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The Tenure of Office Act of 1820, also known as the Four Years' Law, was passed on May 15, 1820 by the Congress of the United States, and purported to be "An Act to limit the term of office of certain officers therein named, and for other purposes" The author of the law was Secretary of the Treasury William H. Crawford; it was introduced into the Senate by Mahlon Dickerson of New Jersey.
The Act imposed tenure limits on officeholders, and insured their removal under certain conditions. Congress asserted a right to remove officers, ostensibly to create a blank slate for incoming presidents as well as to weed out poor performers. The law encroached on executive authority by replacing the previous powers of the executive. (Previously, the president determined tenures for public officers like district attorneys, naval officers, and tax collectors.)
James Madison argued that the Four Years' Law of 1820 was unconstitutional because the four-year limit was arbitrary and a precedent that could enable Congress to limit office tenure to as short as a day. Though a loss of executive power was feared, these limited terms frequently served to benefit the presidency. President Andrew Jackson enforced this law believing a system of rotation in office was a democratic reform and would make civil service responsible to the popular will. Efforts to challenge this law took place during Jackson's presidency starting in 1830. When the Senate considered a bill to repeal the Four Years' Law on February 13, 1835, Senator Samuel Southard argued that by allowing the president to renominate officers for another term once their current one ended, the act encouraged corruption. He stated:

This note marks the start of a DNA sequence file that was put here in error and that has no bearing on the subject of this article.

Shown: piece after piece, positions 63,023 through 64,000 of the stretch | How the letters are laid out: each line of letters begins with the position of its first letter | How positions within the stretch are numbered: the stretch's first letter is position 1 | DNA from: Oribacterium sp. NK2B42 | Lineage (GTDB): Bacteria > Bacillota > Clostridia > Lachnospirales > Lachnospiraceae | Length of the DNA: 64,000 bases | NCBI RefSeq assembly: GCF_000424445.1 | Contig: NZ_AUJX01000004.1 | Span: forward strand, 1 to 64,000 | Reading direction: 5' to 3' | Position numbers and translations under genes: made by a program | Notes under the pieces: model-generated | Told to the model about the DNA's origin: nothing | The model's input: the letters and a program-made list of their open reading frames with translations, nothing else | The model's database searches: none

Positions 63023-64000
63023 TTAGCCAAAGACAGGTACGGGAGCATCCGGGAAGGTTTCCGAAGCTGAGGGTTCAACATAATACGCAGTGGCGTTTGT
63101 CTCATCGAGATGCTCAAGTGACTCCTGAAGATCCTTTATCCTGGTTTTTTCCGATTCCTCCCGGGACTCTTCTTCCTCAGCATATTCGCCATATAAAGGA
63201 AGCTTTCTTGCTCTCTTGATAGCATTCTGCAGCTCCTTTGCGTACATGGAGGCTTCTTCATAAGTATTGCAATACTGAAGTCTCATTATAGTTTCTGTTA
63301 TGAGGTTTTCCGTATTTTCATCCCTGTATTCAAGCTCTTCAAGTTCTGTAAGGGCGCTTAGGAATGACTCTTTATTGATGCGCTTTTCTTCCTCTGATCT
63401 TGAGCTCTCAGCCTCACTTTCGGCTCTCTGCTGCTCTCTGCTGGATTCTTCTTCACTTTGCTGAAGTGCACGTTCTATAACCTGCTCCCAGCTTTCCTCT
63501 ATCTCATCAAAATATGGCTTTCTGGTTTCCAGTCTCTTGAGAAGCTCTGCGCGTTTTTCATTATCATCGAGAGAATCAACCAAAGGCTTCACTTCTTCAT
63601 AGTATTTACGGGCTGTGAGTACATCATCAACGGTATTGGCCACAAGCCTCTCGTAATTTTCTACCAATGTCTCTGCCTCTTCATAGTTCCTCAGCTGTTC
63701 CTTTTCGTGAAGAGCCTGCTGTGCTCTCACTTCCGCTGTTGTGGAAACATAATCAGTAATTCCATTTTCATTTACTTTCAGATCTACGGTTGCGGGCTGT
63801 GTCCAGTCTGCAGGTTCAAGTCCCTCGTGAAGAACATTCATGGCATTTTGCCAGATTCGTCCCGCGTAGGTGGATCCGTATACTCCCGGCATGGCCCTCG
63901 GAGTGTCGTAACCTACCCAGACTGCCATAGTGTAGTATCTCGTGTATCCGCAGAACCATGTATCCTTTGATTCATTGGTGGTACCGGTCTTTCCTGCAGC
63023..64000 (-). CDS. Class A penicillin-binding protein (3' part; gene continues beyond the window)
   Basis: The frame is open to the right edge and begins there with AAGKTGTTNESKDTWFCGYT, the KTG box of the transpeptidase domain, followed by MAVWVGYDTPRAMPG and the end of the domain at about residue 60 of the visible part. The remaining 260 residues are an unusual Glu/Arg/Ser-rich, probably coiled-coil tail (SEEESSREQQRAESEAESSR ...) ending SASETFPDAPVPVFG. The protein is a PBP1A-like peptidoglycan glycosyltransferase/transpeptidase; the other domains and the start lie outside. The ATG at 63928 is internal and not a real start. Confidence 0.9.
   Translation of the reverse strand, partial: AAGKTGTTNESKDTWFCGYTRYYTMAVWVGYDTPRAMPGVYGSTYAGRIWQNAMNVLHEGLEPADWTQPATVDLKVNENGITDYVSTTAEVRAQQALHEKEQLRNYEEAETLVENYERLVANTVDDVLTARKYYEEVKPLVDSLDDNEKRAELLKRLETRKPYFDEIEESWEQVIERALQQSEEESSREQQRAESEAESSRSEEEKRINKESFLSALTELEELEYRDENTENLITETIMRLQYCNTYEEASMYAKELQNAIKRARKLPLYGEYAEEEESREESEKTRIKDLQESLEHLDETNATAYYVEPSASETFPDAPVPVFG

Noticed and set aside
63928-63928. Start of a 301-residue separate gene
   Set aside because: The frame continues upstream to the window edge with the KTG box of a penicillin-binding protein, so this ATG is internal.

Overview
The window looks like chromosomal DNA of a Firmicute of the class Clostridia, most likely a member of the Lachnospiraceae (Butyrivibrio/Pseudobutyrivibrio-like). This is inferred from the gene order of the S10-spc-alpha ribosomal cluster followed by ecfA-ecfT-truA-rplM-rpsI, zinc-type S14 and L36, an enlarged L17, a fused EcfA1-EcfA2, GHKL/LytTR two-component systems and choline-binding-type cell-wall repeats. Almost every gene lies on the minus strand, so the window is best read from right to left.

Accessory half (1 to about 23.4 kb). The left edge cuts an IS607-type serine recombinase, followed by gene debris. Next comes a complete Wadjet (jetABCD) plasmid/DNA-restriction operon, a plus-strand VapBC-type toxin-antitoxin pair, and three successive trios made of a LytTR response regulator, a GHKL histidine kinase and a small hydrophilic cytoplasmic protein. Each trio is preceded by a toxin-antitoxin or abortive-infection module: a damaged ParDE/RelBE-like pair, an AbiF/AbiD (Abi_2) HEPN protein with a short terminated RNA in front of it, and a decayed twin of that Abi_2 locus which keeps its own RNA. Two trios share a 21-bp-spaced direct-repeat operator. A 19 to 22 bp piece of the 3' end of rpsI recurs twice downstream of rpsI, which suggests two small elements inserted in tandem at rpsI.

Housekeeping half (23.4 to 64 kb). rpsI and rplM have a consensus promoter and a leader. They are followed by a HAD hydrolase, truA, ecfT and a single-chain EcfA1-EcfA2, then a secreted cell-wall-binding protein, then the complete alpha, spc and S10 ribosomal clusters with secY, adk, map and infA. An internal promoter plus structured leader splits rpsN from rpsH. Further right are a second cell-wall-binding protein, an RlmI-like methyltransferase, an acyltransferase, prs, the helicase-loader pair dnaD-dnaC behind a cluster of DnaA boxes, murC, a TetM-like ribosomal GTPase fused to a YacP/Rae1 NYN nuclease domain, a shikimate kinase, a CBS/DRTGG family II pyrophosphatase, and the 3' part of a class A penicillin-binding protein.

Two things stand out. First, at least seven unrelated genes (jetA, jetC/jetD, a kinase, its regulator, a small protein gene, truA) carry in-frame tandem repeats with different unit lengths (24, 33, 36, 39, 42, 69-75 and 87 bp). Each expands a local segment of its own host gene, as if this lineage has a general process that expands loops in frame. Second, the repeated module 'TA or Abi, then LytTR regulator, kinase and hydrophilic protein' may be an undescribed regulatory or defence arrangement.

...every four years...the officers appointed under it were to go out of office if not reappointed. Now, these officers would feel themselves dependent on the executive, who had the power to leave them out or renominate them. Every man [acts] on the principle that he is to support the man who will keep him in office
Due to Congress' lack of public comment regarding the matter, the eventual results of these debates were never disclosed. The law was eventually superseded by the 1867 act of the same name.
- Tenure in Office Act, 16th Congress, session I, chapter 102, 3 Stat. 582 (1820).
- Fish, Carl, The Civil Service and the Patronage, Longman, Green and Co.: New York, 1905, p. 66.
- Prakash, Saikrishna (2006). "Removal and Tenure of Office". Virginia Law Review. p. 1797. Archived from the original on 2011-07-16.
- Power of the President to remove federal officers: Opinions and dissenting opinions of the Supreme court of the United States in the case of Lois P. Myers, administratrix of Frank S. Myers, appellant, v. the United States together with briefs and oral arguments by Mr. Will R. King, the senior senator from Pennsylvania, Mr. Pepper, and the then solicitor general, Mr. Beck, also briefs and reply briefs in reargument..., p. 289.
- Prakash, Saikrishna, “Removal and Tenure of Office,” Virginia Law Review 92:1799 Archived 2011-07-16 at the Wayback Machine (2006), p. 1797, n. 70.
- Hoogenboom, Ari. Outlawing the Spoils: A History of the Civil Service Reform Movement, 1865–1883. Urbana: University of Illinois Press, 1968, p. 5
- Fish, Carl, The Civil Service and the Patronage, Longman, Green and Co.: New York, 1905, p. 186.
- Niles' weekly register, Volume 48, p. 303.